Origins of the Nazi Concentration Camp System
Soon after the Nazis came to power in 1933 in Germany, Nazi leaders began to unleash a wave of terror against the regime’s political opponents. Using emergency powers to suspend civil liberties, the German police, and its auxiliaries, the Nazi SS and SA, took into “protective custody” (Schutzhaft) tens of thousands of Communists, Social Democrats, and others. They were imprisoned and brutalized in makeshift camps set up in workhouses, abandoned factories, cellars, and even taverns.
At this early stage, the Nazis themselves used a variety of terms, such as detention, work, or transit camps, to describe these facilities, but the most frequent designation was concentration camp. These early facilities were rather haphazard in structure and policies. Some of the early Nazi camps were run by the SA (Storm troopers), the SS, and by local Nazi Party officials, and are frequently labelled “wild camps.” Dachau was the first major concentration camp, run by the SS and existing from 1933 to 1945. It quickly became the model for all subsequent concentration camps.
The Problem of Incorrect Terminology
Beginning in 1934, control of the Nazi camp system fell more and more into the hands of Heinrich Himmler and the SS. Using his growing power as head of the political police in most of the German states, Himmler set about taking over, sometimes by force, the camps run by the SA, Order Police, and local Nazi officials. To standardize practices, the SS established the Inspectorate of Concentration Camps. Furthermore, the full authority to take individuals into “protective custody” and transport them to concentration camps fell to the Gestapo (Secret State Police). All concentration camps were officially designated by the initials KL (Konzentrationslager; Concentration Camp), though SS guards, inmates, and the public often used the initials KZ. Today, camp memorials tend to use the initials KZ.
Not every camp created by the Nazi regime fell under the jurisdiction of the Inspectorate of Concentration Camps or, after 1942, the SS Economic and Administrative Main Department. The killing centers, also called extermination camps, with the major exception of Auschwitz II (Birkenau) did not fall under the Nazi concentration camp system. Belzec, Sobibor, Treblinka, and Chelmno were never officially designated by the SS as concentration camps, though they were under the control of the SS.
Differences between a Concentration Camp and a Killing Center
Generically defined, a concentration camp is a site for the detention of civilians whom a regime perceives to be a security risk of some sort. What distinguishes it from a prison (in the modern sense) is that incarceration in a concentration camp is independent of any judicial sentence or even indictment, and is not subject to judicial review.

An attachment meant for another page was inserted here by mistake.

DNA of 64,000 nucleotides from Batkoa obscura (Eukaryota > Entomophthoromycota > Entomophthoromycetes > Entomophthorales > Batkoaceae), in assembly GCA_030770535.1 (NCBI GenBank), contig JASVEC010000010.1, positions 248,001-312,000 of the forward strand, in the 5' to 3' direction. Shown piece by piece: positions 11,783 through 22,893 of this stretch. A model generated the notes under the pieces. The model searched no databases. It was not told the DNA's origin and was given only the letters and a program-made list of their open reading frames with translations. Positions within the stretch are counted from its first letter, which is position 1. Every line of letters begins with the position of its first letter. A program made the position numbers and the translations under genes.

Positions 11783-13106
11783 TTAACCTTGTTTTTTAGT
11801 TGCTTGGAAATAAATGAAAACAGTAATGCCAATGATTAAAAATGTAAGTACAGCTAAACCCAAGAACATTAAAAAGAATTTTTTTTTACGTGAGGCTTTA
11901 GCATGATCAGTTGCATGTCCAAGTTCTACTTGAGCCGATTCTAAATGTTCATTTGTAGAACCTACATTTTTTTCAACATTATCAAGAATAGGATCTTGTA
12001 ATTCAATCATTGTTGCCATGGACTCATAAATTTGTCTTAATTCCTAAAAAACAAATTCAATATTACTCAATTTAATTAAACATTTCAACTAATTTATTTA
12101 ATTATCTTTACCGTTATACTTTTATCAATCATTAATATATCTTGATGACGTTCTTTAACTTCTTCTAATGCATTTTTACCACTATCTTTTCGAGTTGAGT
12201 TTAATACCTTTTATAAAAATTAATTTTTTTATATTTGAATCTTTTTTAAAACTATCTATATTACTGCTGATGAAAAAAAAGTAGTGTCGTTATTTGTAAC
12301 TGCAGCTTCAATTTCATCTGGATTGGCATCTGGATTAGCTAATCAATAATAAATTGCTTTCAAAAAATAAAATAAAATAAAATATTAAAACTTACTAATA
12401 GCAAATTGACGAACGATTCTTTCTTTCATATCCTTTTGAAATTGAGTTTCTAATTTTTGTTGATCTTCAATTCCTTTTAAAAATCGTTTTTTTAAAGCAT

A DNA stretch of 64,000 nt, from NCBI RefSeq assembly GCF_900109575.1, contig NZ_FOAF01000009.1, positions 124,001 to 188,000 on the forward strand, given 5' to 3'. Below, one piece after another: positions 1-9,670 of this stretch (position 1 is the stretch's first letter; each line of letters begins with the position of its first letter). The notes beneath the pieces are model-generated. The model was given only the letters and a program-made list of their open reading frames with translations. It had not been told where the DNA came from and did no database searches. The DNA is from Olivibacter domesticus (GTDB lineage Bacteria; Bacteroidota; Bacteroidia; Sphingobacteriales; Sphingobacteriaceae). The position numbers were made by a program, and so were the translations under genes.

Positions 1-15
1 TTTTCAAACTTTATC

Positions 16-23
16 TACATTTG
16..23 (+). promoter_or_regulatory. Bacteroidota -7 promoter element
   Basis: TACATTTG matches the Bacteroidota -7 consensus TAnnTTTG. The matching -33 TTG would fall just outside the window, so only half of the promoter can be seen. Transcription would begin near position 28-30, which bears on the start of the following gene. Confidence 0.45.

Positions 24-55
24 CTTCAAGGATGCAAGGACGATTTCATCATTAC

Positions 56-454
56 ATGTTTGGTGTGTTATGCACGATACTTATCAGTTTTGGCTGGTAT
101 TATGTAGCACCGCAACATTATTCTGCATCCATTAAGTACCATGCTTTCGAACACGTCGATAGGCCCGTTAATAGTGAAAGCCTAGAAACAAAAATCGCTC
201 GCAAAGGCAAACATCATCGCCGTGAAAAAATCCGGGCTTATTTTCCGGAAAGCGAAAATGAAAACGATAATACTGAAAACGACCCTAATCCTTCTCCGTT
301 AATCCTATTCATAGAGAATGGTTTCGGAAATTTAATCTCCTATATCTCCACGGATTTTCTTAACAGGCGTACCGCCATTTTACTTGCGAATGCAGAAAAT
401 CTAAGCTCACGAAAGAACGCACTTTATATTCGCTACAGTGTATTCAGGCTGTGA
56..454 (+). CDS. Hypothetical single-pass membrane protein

The term concentration camp was used long before the Nazis came to power. It came into popular usage at the end of the nineteenth century, when it was applied to the housing of military troops and especially to the imprisonment of civilians during the Boer and Spanish-American Wars. Officials also referred to certain types of prison camps for civilians in World War I as concentration camps.
It was the Nazis, however, who gave the term concentration camp its current connotations. It has become synonymous with SS brutality and persecution.
The Nazi concentration camps essentially had three purposes:
- To incarcerate indefinitely people whom the Nazi regime perceived to be a security threat in the broadest possible sense (for example, from a Jew with presupposed "international connections" or perceived racial deficiencies, to an alcoholic who was incapable of holding a job)
- To eliminate—by murder—individuals and small, targeted groups of individuals
- To exploit the so-called labor-potential of the prisoner population.
Although gas chambers were used for small-scale killing at Mauthausen, Sachsenhausen, Stutthof, Auschwitz I, Ravensbrück, and Majdanek (Lublin), the killing centers were different altogether. In some of the major concentration camps, the SS either installed or had plans to install gas chambers to assist in their daily business of killing prisoners too weak or sick to work as well as killing small targeted groups of individuals whom the Nazis wanted to eliminate (such as Polish resistance fighters and Soviet prisoners of war).
In contrast, a killing center was a facility established primarily or exclusively for the assembly-line style murder of large numbers of human beings upon their immediate arrival. A few victims, however, were usually kept alive temporarily to support the "industry" of murder, such as sorting clothing and other personal property. The facilities that fit this definition are: the three Operation Reinhard killing centers (Belzec, Sobibor, and Treblinka II), Chelmno (Kulmhof), and Auschwitz II (Birkenau).
Scholars and institutions sometimes differ in how they describe Nazi killing centers. In the immediate aftermath of the Holocaust, the terms, extermination camp (Vernichtungslager) or death camp (Todeslager), were commonly used to describe Nazi camps as diverse as Auschwitz II (Birkenau), Bergen-Belsen, and Sachsenhausen. In the popular press, they were often applied elastically to incorporate those sites where the Allies found large numbers of dead prisoners.
Today, a growing number of historians prefer the term killing center rather than death camp and extermination camp. They argue that death camp is a rather vague concept that could be applied broadly to all Nazi camps where death occurred. Likewise, some scholars have objected to using the Nazi-inspired term extermination camp, which conveys the notion that the prisoners were akin to vermin or pests that needed to be eradicated. The term killing center more precisely identifies the function of the facility without any such pejorative connotations about the victims.